His self-centredness is reflected in the frequency of the word “my”: My crops, my barns, my grain, my goods, my soul. The man has shut out everyone else from his life and his thoughts. There is no one else in the story – just the man and his possessions – until, that is, God speaks to him.
“You fool! This very night your life is being demanded of you. And the things you have prepared, whose will they be?” sharply contradicts the rich man’s presumption that he has “many years.” Now God tells him that his soul will be taken from him; dramatically echoing Jesus’ earlier question, “What does it profit a man if he gain the whole world, but lose or forfeit his own soul?” (9.25).
God will demand the man’s soul, but the language also suggests that it the man’s goods themselves which have already taken his soul.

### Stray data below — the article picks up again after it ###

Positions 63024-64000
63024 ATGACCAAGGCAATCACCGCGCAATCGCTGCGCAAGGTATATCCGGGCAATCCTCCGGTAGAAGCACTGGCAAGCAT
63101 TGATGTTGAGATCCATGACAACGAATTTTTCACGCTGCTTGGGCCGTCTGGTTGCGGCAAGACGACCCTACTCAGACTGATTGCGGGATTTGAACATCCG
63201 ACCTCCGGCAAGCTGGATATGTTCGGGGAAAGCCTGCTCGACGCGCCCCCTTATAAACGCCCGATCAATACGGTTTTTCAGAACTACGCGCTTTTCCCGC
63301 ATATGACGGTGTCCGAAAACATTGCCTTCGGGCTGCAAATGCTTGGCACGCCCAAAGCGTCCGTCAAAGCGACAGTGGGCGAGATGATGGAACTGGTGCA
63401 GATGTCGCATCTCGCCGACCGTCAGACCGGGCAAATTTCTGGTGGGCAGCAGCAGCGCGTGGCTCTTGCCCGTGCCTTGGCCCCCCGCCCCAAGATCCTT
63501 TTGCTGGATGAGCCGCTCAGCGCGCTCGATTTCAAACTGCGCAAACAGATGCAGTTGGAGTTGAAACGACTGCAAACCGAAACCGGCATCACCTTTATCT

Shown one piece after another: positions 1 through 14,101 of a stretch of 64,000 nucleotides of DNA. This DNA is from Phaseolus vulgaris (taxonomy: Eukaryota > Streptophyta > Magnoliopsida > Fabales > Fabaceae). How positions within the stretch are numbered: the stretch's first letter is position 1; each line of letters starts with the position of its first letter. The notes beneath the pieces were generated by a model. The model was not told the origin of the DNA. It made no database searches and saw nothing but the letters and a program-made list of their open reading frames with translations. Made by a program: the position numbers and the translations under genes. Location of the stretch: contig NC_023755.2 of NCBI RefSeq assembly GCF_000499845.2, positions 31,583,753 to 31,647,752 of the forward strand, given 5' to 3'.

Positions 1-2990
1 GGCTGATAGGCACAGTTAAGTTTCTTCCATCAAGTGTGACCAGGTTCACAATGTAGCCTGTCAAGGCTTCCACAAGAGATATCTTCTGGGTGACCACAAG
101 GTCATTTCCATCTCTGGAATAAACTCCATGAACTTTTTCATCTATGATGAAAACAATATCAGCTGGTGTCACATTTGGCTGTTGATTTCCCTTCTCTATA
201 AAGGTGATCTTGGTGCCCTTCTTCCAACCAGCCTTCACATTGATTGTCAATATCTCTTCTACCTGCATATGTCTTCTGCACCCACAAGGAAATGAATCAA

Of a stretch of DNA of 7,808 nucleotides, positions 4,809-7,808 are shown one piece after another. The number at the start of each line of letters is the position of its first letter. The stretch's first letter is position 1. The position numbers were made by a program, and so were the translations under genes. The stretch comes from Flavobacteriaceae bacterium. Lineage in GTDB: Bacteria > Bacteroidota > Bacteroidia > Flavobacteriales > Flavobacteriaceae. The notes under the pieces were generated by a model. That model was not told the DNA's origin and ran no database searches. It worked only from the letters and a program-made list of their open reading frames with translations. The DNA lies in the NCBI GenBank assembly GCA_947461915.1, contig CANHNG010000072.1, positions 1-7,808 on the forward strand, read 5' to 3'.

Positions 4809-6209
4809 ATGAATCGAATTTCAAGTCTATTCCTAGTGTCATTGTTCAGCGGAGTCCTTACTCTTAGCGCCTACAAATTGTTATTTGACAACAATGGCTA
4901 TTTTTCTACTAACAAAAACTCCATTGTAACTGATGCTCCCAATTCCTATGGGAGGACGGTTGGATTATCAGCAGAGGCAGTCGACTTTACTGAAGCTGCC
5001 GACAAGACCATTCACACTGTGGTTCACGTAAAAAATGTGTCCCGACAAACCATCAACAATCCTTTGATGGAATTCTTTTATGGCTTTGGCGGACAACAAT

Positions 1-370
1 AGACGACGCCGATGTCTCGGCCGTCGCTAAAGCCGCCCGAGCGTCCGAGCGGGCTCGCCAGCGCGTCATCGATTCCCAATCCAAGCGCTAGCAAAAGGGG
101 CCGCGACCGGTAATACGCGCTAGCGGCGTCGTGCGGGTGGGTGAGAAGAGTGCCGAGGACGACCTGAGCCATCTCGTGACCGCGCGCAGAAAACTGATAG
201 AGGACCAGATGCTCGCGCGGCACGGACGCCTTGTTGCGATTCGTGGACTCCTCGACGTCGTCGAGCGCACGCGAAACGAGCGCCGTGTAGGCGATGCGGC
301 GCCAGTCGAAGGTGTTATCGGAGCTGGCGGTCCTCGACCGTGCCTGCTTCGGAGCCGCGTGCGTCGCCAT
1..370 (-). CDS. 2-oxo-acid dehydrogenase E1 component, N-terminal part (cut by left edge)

The rich man’s folly has several aspects.
1. His Preoccupation with Possessions. Until God’s voice interrupts his daydreaming, there is nothing in the story but the man and his possessions. His goods and prosperity have become the sole pursuit of his life, until finally the poverty of his abundance is exposed. The parable plunges us into a searching reflection on the meaning of life. It exposes the emptiness of a materialistic lifestyle.
2. His Security in Self-sufficiency. The parable pictures a man who needs no one else. He can provide for himself, and his provisions will take care of him for many years. He does not need the love of family or friends. He feels no need of a community of support or the security of God’s love. He is the ultimate extension of the tendency to think that we can make it on our own and that we don’t need anyone else.
3. The Grasp of Greed. This is the moral opposite of generosity, the thought of what he might be able to do for those in need never enters the rich fool’s head. His innermost thoughts reveal that he has no sense of responsibility to use his abundance for the welfare of persons less fortunate than he. Greed has stifled any sense of compassion.